What is your investment strategy?
News from the property market continues to give us some positive recovery signs, even if any upswings may not be to the levels seen previously. Revealed this week is that the number of overdue payments on home loans are continuing to fall. This is a positive recovery indicator as it means that there are less borrowers out there who are struggling to pay their mortgages. It could also follow on that more people are in a position to take out new mortgages.
Once again, buyer activity has been strong in the nation’s capital cities, with Melbourne and Sydney again seeing the most movement. Property prices are seeing growth, although it is not expected to reach the same heights as previous upswings. Still, the smart investor can find some good prospects for capital growth.
Speaking of growth, the investment strategies of those in the property game have also been in the spotlight. Property investment tends to perform the best as a long-term investment strategy rather than as a way to make a quick buck. Capital growth happens over time and, as discussed is unlikely to see the sharp rises of the past. It pays to focus on areas that have a strong history of growth and further potential for capital gains as they are attractive areas for people to live.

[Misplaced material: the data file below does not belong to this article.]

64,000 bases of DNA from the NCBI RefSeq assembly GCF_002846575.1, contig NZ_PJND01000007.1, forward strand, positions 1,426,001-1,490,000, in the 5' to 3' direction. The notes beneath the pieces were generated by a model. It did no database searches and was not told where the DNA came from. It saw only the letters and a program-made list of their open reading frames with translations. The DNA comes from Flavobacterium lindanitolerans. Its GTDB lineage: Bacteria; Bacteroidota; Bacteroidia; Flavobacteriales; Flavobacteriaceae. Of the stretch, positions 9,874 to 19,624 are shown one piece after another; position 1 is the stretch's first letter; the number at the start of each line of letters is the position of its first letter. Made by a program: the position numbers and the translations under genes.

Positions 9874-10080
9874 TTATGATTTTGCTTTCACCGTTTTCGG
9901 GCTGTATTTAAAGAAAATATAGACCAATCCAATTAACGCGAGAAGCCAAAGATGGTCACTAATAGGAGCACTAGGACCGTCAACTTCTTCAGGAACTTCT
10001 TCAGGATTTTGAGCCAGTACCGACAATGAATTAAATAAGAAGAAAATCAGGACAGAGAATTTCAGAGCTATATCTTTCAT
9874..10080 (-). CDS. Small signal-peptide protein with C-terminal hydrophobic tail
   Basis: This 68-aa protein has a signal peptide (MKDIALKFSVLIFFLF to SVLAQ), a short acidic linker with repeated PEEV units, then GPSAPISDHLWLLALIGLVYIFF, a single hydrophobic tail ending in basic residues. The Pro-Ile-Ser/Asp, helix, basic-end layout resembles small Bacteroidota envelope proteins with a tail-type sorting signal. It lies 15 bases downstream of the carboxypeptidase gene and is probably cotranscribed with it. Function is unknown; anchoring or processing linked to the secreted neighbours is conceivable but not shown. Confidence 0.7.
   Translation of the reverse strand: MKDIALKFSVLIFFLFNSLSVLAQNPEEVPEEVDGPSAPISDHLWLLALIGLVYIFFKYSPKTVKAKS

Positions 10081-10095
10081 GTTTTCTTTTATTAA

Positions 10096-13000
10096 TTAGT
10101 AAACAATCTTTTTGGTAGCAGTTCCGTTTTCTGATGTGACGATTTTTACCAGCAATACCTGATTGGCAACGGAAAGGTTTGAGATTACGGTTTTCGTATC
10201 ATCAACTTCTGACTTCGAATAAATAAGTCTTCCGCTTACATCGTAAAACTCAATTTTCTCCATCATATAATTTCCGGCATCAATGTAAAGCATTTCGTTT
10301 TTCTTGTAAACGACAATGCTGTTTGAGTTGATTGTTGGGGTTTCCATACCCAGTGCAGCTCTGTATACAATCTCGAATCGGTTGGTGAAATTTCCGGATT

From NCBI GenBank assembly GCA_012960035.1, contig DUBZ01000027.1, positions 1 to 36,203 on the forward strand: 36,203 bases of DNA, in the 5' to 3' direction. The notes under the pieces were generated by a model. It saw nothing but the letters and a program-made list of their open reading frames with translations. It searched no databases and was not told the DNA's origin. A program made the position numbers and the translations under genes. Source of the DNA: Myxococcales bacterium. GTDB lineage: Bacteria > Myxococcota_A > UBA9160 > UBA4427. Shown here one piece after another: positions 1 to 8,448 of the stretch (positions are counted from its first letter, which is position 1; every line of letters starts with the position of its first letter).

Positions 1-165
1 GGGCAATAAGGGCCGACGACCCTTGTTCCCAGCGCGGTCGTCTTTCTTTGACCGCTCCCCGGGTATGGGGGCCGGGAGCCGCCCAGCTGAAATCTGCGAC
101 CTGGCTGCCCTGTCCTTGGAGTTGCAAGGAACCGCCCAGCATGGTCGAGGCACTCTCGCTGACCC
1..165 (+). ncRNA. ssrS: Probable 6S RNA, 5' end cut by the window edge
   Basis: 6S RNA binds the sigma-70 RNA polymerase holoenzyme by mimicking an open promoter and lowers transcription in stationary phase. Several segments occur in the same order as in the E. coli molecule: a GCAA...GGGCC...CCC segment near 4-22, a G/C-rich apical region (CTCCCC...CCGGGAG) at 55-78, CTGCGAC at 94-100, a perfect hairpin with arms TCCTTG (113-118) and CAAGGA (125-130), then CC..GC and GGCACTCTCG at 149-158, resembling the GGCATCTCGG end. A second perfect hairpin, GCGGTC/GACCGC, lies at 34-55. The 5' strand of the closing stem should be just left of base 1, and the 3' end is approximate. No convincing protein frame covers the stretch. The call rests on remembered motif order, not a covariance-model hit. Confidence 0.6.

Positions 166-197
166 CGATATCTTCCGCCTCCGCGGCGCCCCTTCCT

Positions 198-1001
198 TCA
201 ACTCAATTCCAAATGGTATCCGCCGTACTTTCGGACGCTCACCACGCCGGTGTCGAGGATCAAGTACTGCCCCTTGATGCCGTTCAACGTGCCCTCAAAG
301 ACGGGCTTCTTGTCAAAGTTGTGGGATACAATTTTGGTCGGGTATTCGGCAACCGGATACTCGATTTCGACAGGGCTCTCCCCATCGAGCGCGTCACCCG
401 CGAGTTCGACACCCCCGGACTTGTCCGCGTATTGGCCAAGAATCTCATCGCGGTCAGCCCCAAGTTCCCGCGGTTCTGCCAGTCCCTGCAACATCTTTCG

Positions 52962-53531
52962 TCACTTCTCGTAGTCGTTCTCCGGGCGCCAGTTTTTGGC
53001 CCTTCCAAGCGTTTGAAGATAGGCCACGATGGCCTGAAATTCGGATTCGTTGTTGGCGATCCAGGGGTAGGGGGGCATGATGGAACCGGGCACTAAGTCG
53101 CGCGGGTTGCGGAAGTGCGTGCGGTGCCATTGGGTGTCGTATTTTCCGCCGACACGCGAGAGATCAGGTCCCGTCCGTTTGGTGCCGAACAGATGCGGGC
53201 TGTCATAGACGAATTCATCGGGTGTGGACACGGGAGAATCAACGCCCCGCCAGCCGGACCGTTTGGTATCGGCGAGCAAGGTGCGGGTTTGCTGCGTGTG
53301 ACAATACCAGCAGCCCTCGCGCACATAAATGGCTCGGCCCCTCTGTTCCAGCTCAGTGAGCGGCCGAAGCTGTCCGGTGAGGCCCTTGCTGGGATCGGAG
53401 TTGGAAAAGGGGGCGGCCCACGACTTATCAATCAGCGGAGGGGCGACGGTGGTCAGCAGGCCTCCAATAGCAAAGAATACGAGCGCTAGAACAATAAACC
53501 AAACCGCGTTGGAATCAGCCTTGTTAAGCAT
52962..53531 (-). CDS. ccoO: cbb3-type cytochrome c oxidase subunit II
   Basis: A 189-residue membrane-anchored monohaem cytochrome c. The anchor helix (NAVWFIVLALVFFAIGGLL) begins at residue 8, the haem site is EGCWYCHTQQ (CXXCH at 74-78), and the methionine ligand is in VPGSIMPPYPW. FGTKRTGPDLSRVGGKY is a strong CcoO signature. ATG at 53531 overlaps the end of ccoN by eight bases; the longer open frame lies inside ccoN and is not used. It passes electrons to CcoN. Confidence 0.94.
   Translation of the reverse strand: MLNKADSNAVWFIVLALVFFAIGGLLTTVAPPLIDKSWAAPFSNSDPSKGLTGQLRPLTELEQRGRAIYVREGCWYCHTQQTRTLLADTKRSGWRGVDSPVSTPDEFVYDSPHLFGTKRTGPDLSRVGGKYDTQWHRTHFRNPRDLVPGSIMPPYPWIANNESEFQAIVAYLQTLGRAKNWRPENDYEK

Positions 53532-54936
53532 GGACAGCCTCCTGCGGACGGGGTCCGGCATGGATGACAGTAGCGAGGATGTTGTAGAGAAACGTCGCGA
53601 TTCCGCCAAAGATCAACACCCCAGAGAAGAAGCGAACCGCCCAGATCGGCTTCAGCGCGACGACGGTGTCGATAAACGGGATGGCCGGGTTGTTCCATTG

How do you identify these attractive areas? The capital cities are a good start, with their population bases and economic prospects. Look at suburbs that are historically good performers, as well as those that are becoming ‘gentrified’ and those which are in close proximity to high-demand features. These may include popular schools, transit corridors and public transport options.
Of course, your personal risk profile will determine the investment strategy you choose to take. This translates across all investments, not just property. Those with less years until retirement tend to prefer a lower-risk or conservative investment while those with more time have more opportunity to make up for any loss that may occur through investing so can go with higher risk options such as growth funds or international shares. The rule of thumb tends to be the higher the risk, the higher the potential return, however with the increase in risk you need to weigh up what strategy you should take. It may simply be based upon what you are personally comfortable with which will be different for everyone.
Regardless of where you sit in terms of risk preference, we recommend that you seek advice from a professional financial advisor, particularly if you are unsure as to what you should be doing. Remember, there are a lot of people out there who will freely give out advice and opinions on property and investments, but in the end it is your money and your future. Investing a little in professional advice may save you a lot in losses and regrets later.